The city was occupied by the Imperial Japanese in 1940 and liberated in 1945, when it briefly became the seat of the Viet Minh government after Ho Chi Minh proclaimed the independence of Vietnam. However, the French returned and reoccupied the city in 1946. After nine years of fighting between the French and Viet Minh forces, Hanoi became the capital of an independent North Vietnam in 1954.
During the Vietnam War, Hanoi’s transportation facilities were disrupted by the bombing of bridges and railways. These were all, however, promptly repaired. Following the end of the war, Hanoi became the capital of a reunified Vietnam when North and South Vietnam were reunited on July 2, 1976.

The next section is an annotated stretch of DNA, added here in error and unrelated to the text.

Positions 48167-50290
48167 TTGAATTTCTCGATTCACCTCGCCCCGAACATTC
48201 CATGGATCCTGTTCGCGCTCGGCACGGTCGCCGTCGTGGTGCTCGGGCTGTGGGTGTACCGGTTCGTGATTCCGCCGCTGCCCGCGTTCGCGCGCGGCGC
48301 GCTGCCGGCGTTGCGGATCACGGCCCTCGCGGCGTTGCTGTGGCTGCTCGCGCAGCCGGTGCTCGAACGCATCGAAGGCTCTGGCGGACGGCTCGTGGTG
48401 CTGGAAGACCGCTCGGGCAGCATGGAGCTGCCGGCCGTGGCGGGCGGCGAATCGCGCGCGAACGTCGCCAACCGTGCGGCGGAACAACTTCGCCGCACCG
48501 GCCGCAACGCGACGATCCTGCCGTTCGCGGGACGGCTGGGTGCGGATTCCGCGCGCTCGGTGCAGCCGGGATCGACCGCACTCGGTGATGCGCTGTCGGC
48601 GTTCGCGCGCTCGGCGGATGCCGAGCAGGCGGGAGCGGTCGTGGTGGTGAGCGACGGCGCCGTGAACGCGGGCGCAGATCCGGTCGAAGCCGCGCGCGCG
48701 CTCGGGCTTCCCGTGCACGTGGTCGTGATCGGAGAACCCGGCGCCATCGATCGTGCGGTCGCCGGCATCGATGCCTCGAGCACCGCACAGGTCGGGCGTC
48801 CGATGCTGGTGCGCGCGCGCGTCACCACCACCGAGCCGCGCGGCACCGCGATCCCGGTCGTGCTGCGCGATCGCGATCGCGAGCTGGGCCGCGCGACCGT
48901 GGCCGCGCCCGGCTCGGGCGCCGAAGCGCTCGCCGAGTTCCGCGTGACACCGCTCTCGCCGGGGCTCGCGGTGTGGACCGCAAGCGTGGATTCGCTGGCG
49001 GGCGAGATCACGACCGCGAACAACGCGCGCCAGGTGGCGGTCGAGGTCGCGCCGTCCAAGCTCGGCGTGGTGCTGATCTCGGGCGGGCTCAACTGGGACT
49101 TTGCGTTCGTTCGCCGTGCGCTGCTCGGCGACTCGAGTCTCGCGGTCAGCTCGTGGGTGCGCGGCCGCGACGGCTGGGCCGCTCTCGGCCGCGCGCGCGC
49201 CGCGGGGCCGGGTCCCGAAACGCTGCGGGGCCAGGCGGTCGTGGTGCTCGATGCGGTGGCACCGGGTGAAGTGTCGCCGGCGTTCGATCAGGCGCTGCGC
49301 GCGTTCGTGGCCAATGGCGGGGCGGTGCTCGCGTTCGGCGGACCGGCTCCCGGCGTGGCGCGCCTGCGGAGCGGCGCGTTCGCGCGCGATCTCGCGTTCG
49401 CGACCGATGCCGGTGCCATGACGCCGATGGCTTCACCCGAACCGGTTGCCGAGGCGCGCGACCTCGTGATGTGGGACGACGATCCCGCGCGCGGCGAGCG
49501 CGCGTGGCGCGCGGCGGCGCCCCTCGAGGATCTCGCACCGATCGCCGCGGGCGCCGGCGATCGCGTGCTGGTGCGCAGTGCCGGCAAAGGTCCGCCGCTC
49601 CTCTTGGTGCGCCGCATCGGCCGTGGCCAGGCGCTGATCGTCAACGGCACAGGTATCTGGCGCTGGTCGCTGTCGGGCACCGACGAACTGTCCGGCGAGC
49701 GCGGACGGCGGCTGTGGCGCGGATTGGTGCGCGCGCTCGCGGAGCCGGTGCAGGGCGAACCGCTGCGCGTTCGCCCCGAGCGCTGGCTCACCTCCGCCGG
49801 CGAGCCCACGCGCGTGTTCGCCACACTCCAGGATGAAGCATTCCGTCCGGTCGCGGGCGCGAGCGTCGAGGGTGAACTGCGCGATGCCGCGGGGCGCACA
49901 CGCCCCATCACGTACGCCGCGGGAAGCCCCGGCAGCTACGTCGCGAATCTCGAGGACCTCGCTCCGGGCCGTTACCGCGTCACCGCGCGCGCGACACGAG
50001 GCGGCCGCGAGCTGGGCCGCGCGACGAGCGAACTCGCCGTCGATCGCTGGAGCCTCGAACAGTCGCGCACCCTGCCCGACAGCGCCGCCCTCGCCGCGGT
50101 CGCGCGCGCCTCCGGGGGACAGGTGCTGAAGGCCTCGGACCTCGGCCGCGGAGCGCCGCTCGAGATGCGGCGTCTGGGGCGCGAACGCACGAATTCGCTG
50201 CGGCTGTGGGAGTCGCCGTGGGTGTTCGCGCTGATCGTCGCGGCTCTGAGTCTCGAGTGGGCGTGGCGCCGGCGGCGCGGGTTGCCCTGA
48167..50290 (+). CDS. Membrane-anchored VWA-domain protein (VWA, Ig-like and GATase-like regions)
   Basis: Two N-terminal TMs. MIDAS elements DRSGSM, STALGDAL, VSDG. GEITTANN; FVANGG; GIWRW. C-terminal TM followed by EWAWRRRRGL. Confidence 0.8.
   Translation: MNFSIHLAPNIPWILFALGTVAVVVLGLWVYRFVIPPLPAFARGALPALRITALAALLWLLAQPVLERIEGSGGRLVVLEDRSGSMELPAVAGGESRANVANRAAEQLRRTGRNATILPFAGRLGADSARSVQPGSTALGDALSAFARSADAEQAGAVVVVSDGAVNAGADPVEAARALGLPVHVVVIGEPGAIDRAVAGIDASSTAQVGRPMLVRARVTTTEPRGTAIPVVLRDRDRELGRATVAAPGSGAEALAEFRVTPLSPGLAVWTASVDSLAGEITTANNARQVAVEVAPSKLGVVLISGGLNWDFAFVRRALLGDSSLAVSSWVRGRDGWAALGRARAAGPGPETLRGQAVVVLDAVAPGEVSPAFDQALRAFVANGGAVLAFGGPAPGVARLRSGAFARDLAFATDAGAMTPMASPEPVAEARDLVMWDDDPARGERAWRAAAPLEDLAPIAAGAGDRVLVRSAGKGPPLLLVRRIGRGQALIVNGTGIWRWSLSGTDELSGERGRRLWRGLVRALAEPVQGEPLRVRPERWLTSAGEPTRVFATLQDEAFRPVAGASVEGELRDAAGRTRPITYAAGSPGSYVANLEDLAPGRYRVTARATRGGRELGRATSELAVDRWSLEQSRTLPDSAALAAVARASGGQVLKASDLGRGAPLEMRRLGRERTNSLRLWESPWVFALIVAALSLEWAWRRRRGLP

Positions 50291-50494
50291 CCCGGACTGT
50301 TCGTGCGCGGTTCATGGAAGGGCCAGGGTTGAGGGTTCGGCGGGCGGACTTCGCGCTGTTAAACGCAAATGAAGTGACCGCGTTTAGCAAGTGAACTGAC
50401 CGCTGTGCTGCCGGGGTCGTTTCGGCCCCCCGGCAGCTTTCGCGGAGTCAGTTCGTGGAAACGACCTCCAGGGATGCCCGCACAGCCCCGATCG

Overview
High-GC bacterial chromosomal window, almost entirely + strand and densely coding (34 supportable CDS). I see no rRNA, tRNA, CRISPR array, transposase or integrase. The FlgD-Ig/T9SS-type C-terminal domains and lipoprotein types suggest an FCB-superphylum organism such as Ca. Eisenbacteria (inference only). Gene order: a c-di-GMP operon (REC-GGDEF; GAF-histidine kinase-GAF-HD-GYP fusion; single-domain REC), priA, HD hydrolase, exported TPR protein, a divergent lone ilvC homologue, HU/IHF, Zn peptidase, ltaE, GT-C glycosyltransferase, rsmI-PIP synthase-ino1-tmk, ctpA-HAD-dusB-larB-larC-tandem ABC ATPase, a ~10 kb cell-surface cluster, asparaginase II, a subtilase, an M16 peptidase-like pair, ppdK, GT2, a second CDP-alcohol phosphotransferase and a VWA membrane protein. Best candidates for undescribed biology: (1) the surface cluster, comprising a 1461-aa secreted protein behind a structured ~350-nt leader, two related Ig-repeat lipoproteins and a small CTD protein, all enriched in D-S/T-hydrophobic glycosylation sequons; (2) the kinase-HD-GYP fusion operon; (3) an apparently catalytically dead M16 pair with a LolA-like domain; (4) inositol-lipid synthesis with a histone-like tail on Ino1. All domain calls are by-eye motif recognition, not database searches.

As the capital of Vietnam for almost a thousand years, Hanoi is considered one of the main cultural centers of Vietnam, where most Vietnamese dynasties have left their imprint. Even though some relics have not survived through wars and time, the city still has many interesting cultural and historic monuments for visitors and residents alike. Even when the nation’s capital moved to Huế under the Nguyễn Dynasty in 1802, the city of Hanoi continued to flourish, especially after the French took control in 1888 and modeled the city’s architecture to their tastes, lending an important aesthetic to the city’s rich stylistic heritage. The city hosts more cultural sites than any other city in Vietnam, and boasts more than 1,000 years of history; that of the past few hundred years has been well preserved.